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Home / India / NIA raids cross-section of civil society in Kashmir

Raids coincide with land rule disquiet

NIA raids cross-section of civil society in Kashmir

Officials say searches carried out in connection with Case involving NGOs and trusts raising funds and later using them for secessionist activities
The raids coincided with a break by separatists from their long slumber since Jammu and Kashmir lost its special status and statehood last year

Muzaffar Raina   |   Srinagar   |   Published 29.10.20, 01:59 AM

The National Investigation Agency (NIA) has raided a cross-section of the civil society in Kashmir, including human rights defenders and journalists, on a day resistance seemed to be crystallising against the new land purchase policy notified by the Centre.

Officials of the NIA, which reports to the Union home ministry, said searches were carried out on 10 premises in Srinagar and Bandipora in the Kashmir Valley and on one locality in Bangalore in connection with a case involving NGOs and trusts raising funds at home and abroad.

The officials claimed that funds were raised in the name of charitable activities and subsequently used for carrying out secessionist and separatist activities in Jammu and Kashmir.

An NIA spokesperson said raids were conducted “on the residence and office of Khurram Parvez, co-ordinator of J&K Coalition of Civil Society (CCS); his associates Parvez Ahmad Bukhari, Parvez Ahmad Matta and Swati Sheshadri; Parveena Ahanger, the chairperson of Association of Parents of Disappeared Persons (APDPK), and NGO Athrout and GK Trust, among others.”

GK Trust publishes two most widely read newspapers, the Greater Kashmir and the Kashmir Uzma. The CCS and the APDPK are human rights organiations.

Bukhari is a journalist who has contributed for the Time magazine and Al Jazeera among others and now works for the France-based news agency AFP. Sources said there was also a raid on the residence of a senior journalist.

Athrout, a charity, has been at the forefront of assisting the needy during crises in the Valley for more than a decade.

Khurram and many others had expressed outrage on Tuesday against the new land law that lifts the bar on those living outside Jammu and Kashmir from buying non-agriculture land in the Union Territory. The change, facilitated by the abrogation of the special status, was notified by the Centre on Tuesday.

“Abrogation of (the special provision in) Article 370, India had claimed that it was being done to ensure development, creation of jobs, women empowerment and transparency. Kashmiris knew that the real reason for abrogation was land grabbing and demographic changes. It can’t be anymore brazen and violent,” Khurram had tweeted on Tuesday.

Disquiet against the new land rule is brewing in Jammu’s Hindu heartland, too, with several Dogra leaders claiming that the Dogra  identity was under assault. Jammu’s Hindu hub is a BJP stronghold where the Dogras, who are Hindus, form the  majority.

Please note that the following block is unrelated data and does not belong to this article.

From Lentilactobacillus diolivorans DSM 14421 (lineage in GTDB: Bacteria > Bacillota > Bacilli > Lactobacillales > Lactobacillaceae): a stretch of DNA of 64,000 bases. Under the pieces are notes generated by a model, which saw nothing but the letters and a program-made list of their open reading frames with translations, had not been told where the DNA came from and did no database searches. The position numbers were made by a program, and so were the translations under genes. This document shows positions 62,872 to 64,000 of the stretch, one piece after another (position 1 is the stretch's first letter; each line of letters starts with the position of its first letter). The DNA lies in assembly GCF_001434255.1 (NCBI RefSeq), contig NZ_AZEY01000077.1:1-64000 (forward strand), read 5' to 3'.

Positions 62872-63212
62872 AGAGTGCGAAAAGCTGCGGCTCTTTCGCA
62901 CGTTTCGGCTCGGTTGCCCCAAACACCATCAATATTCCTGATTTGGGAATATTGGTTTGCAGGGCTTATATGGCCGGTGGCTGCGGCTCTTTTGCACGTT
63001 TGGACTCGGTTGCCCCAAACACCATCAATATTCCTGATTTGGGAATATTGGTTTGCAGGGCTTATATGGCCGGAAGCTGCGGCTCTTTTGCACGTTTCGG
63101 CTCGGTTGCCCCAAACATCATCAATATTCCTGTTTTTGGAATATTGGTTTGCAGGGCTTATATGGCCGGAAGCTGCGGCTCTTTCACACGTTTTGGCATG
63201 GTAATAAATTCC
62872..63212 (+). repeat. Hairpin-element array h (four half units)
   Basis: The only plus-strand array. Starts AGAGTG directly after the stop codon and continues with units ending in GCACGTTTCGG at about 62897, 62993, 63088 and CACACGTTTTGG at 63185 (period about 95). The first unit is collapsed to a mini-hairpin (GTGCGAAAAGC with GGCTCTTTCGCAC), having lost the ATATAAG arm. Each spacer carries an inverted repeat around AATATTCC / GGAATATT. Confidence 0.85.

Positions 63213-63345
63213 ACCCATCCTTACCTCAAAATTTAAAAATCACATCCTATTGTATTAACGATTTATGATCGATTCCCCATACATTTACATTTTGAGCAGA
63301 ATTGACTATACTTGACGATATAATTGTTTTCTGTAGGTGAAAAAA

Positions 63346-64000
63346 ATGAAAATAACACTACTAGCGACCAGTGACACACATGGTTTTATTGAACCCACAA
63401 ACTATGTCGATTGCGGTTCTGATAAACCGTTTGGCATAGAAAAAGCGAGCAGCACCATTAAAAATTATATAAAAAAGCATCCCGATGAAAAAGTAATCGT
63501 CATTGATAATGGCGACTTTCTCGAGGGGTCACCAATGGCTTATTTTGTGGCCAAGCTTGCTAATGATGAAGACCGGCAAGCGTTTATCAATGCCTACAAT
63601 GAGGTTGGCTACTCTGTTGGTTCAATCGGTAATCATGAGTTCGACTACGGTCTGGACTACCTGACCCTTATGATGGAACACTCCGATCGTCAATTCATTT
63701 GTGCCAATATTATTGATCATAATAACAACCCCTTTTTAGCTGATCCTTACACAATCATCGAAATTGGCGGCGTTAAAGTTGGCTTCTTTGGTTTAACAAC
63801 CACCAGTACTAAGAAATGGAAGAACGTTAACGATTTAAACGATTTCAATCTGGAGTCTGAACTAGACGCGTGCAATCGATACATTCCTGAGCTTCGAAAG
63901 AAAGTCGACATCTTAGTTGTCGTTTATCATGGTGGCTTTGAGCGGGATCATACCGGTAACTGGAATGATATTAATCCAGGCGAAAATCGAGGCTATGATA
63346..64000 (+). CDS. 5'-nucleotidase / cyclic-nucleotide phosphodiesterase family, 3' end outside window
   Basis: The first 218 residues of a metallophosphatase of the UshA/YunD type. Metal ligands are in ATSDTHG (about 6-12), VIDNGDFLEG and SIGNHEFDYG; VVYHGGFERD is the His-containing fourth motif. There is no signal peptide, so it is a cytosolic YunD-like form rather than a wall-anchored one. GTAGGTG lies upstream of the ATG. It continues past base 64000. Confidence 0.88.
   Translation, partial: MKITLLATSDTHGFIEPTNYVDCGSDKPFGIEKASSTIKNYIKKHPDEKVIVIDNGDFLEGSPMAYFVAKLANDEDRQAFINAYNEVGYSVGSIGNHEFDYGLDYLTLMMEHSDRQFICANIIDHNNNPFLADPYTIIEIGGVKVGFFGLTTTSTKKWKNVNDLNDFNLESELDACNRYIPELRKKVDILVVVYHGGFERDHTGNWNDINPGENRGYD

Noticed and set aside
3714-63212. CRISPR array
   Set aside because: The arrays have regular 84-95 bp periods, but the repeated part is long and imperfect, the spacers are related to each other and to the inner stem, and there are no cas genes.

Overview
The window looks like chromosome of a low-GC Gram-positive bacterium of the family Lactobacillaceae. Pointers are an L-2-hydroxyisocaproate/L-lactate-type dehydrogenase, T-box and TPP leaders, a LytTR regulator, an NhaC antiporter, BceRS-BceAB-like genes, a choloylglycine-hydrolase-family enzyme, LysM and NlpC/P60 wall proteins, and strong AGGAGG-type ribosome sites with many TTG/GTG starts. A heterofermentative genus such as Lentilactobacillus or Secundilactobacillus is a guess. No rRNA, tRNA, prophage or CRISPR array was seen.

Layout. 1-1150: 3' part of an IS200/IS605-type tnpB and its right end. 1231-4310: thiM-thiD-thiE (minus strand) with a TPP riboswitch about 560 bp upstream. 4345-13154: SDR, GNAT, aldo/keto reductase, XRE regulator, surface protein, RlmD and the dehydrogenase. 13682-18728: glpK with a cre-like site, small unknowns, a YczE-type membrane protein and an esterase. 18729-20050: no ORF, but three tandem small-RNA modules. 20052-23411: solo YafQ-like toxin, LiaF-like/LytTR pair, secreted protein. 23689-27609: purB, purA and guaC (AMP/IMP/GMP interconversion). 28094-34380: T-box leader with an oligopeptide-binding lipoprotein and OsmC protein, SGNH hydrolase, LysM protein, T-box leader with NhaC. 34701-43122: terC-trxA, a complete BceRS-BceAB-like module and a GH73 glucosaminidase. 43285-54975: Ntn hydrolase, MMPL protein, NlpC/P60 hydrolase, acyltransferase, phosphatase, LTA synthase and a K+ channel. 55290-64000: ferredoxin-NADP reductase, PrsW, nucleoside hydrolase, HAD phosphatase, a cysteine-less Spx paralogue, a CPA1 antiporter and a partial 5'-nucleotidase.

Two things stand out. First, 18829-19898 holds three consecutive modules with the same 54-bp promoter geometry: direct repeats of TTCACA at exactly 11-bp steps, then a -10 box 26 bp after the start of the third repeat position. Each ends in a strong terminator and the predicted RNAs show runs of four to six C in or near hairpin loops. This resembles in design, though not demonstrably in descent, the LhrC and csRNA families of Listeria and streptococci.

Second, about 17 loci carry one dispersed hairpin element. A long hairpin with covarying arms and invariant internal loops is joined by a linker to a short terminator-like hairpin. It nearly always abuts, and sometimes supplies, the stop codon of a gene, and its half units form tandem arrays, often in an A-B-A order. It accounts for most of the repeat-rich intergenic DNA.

The raids coincided with a break by separatists from their long slumber since Jammu and Kashmir lost its special status and statehood last year. The separatists called for a shutdown on October 31 against the new “imperial” land laws.

On the searches, an NIA spokesperson said:  “A case was registered under sections 120B (criminal conspiracy) and 124A (sedition) of the Indian Penal Code (IPC) and relevant sections of the Unlawful Activities (Prevention) Act (UAPA), 1967 on receipt of credible information that certain NGOs and Trusts are collecting funds at home and abroad through donations and business contributions, and are utilising these funds for secessionist and terrorist activities in J&K.”

Politicians, journalists and people from other walks of life called the raids a crackdown on dissent and an assault on people who refuse to fall in line.

“The NIA raids on GK office and HR defender Khurram Parvez’s house are attempts to impose silence even on our whispers (and they’re scared of even that). This comes a day after the disempowering land laws. Can this be just a coincidence?” tweeted Anuradha Bhasin, editor of the Kashmir Times. Bhasin’s office and residence- — allotted by government — in Srinagar and Jammu were recently sealed.

Former chief minister Mehbooba Mufti said the raids was yet another “example of GOI’s vicious crackdown on freedom of expression and dissent”.

“Sadly, the NIA has become BJPs pet agency to intimidate & browbeat those who refuse to fall in line,” she tweeted.

“At a time when J&K’s land & resources are being plundered, GOI wants media publications to write op-eds about diabetes & yoga. In BJP’s ‘all is well’ charade, truth is the biggest casualty. Any journalist unwilling to become a part of Godi media is targeted.”

Sajjad Lone, People’s Alliance for Gupkar Declaration, a seven-party alliance to fight for the restoration of the special status, said NIA raids have added to the “environment of fear”.

“GK essentially was one institution which struggled its way to the top. The institution now stared helplessly as fear and slander take over. Hoping against hope that sanity prevails,” he said.

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